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Aluminium tris(dihydrogen phosphate) (CAS 13530-50-2) is well soluble and dissociates to dihydrogen phosphate and aluminium ions in aqueous and biological systems.

The mobility of aluminium species is very complex and difficult to predict in areas affected by a number of geochemical factors which can affect the formation of speciation of aluminium and adsorption and desorption of aluminium on suspended particles. The relative mobility of aluminium species depends on many factors, especially pH, alkalinity, temperature, dissolved organic carbon, dissolved inorganic carbon and anion concentration. At low pH (less than 5.5), aluminium is mainly present as highly mobile Al3+ species. As pH increases above 5.5, aluminium-hydroxide complexes and organically complexed aluminium are formed by hydrolysis and combination with organic matter. Above pH 7, anionic aluminium hydroxide dominates. Kaplan (2005) published several Kd values based on measured Al concentration in groundwater and sediment and suggested Al Kd values for soil, grout, gravel, clay to be 3700 mL/g and 5000 mL/g for concrete, respectively. Furthermore, aluminium species play also an important role in the adsorption of other trace metal or anions in soils and sediments.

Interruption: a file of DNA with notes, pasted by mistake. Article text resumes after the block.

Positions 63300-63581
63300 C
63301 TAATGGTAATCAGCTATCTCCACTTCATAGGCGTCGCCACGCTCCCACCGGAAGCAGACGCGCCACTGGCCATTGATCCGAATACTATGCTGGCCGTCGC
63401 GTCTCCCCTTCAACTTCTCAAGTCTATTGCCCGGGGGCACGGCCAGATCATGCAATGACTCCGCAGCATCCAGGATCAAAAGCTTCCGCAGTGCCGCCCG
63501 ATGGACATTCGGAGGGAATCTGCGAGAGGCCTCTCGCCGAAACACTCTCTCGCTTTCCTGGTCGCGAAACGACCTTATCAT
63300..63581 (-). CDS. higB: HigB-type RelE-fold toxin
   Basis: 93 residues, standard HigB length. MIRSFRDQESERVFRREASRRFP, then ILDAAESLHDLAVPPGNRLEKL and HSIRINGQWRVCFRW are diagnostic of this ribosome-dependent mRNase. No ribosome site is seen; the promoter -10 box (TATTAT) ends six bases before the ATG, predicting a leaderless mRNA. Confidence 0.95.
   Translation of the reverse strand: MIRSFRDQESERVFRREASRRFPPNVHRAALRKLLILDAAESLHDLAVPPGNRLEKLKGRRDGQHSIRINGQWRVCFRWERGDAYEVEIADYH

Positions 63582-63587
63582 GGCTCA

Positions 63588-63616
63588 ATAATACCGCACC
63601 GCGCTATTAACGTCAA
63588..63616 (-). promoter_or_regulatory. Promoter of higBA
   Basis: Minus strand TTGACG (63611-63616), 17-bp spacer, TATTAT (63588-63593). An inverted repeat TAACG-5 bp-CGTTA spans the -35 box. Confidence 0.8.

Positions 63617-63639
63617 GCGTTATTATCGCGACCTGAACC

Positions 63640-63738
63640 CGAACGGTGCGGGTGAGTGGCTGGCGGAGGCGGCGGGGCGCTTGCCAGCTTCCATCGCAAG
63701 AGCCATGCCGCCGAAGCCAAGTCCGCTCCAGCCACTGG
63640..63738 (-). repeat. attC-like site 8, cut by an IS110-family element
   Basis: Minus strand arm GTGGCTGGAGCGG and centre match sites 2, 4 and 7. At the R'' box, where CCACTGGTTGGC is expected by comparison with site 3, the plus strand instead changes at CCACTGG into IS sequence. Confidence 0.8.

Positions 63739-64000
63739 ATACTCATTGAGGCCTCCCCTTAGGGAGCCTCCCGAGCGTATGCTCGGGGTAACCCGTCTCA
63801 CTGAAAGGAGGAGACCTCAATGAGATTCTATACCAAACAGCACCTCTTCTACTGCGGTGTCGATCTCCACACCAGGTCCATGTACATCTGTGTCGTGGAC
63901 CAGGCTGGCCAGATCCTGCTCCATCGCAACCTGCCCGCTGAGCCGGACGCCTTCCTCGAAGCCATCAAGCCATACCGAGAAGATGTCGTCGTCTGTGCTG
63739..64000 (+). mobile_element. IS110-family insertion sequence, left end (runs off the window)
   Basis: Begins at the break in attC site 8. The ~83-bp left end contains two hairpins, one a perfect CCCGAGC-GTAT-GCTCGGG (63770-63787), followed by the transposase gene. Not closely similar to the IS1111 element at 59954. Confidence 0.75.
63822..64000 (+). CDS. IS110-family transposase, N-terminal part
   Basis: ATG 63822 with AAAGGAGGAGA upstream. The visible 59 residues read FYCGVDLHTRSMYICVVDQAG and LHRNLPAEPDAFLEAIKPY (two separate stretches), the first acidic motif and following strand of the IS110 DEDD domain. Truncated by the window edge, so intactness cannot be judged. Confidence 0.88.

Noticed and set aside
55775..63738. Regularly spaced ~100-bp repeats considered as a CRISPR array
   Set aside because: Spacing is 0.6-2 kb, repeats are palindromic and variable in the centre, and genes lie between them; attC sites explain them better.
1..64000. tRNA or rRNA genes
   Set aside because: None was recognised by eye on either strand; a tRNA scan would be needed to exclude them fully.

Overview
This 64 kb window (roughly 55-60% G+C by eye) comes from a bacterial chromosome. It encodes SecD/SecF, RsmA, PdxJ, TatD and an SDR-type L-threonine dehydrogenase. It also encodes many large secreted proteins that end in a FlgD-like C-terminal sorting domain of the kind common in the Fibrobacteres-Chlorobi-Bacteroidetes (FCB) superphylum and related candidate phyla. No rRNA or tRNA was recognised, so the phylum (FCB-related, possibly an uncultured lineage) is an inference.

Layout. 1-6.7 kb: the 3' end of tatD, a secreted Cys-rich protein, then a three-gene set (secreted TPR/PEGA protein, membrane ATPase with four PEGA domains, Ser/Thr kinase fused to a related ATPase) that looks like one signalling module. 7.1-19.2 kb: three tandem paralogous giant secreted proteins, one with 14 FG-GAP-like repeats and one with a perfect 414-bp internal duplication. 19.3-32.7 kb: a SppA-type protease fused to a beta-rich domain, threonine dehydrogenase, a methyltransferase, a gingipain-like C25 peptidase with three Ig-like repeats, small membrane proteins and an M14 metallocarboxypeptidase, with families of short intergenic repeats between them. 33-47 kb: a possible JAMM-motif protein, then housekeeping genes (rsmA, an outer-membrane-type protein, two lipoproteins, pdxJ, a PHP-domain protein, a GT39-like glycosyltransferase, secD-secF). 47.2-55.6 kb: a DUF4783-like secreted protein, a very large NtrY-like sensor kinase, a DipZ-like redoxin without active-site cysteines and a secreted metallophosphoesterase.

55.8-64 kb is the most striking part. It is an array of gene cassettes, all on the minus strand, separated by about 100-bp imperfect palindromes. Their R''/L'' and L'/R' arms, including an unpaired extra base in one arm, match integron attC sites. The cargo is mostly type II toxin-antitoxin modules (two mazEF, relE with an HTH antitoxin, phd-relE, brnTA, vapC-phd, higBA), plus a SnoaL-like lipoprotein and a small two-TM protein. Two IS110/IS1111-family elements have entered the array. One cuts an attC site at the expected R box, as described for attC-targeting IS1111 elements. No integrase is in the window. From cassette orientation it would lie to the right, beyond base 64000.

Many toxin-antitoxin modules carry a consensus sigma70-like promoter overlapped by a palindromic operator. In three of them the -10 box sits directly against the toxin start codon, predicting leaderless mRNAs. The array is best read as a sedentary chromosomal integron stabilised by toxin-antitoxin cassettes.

Phosphate adsorption is affected by numerous factors, e.g. pH, type and concentration of electrolytes, clay content, A1 and Fe oxides, and organic matter Content (Razaq, 1989). At normal soil pH values of 4.5 - 6.2 the dominant species are H2PO4 - and HPO4 -2. These ions can be present in soil water and also absorb onto the surface (or adsorb into) solid matter in soil. Two types of inorganic reactions control the concentration of phosphate ions in solution; these are precipitation-dissolution and sorption-desorption processes. Precipitation-dissolution reactions involve the formation and dissolving of precipitates, which is significantly pH depended. Sorption-desorption reactions involve sorption and desorption of ions and molecules from the surfaces of mineral particles, such as Al/Fe oxides/hydroxides, clay minerals and carbonates (Parker et al., 1998). Basically, phosphate adsorption dominates in mineral soil with a low pH. 



Kaplan D.I. (2005) Recommended Distribution Coefficients, Kd Values, for Special Analysis Risk Calculations Related to Waste Disposal and Tank Closure on the Savannah River Site (U), Westinghouse Savannah River Company Savannah River Site,


Parker J.E., Robertson J., Wansbrough H. (1998) Chemical Processes in New Zealand, Bd 2. New Zealand Institute of Chemistry, 01.01.1998.

Razaq, Ibrahim Bakry Abdul (1989) Effect of pH and exchangeable metals on phosphate adsorption by soils. Retrospective Theses and Dissertations, Paper 9170.